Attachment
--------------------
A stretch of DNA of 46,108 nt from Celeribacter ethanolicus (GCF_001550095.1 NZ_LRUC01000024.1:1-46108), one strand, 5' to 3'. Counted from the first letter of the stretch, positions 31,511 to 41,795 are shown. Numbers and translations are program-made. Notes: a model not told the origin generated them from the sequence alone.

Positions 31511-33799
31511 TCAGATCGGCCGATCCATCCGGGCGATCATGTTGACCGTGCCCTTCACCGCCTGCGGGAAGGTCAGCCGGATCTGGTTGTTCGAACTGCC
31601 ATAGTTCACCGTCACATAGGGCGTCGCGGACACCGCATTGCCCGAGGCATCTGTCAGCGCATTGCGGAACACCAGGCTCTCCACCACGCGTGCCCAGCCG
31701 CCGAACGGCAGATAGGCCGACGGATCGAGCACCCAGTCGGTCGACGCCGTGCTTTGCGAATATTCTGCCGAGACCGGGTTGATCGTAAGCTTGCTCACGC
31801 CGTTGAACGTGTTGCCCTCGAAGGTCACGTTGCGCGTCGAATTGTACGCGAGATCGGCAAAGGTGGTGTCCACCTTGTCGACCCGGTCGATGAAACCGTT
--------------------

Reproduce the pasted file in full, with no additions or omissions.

A stretch of DNA of 46,108 nt from Celeribacter ethanolicus (GCF_001550095.1 NZ_LRUC01000024.1:1-46108), one strand, 5' to 3'. Counted from the first letter of the stretch, positions 31,511 to 41,795 are shown. Numbers and translations are program-made. Notes: a model not told the origin generated them from the sequence alone.

Positions 31511-33799
31511 TCAGATCGGCCGATCCATCCGGGCGATCATGTTGACCGTGCCCTTCACCGCCTGCGGGAAGGTCAGCCGGATCTGGTTGTTCGAACTGCC
31601 ATAGTTCACCGTCACATAGGGCGTCGCGGACACCGCATTGCCCGAGGCATCTGTCAGCGCATTGCGGAACACCAGGCTCTCCACCACGCGTGCCCAGCCG
31701 CCGAACGGCAGATAGGCCGACGGATCGAGCACCCAGTCGGTCGACGCCGTGCTTTGCGAATATTCTGCCGAGACCGGGTTGATCGTAAGCTTGCTCACGC
31801 CGTTGAACGTGTTGCCCTCGAAGGTCACGTTGCGCGTCGAATTGTACGCGAGATCGGCAAAGGTGGTGTCCACCTTGTCGACCCGGTCGATGAAACCGTT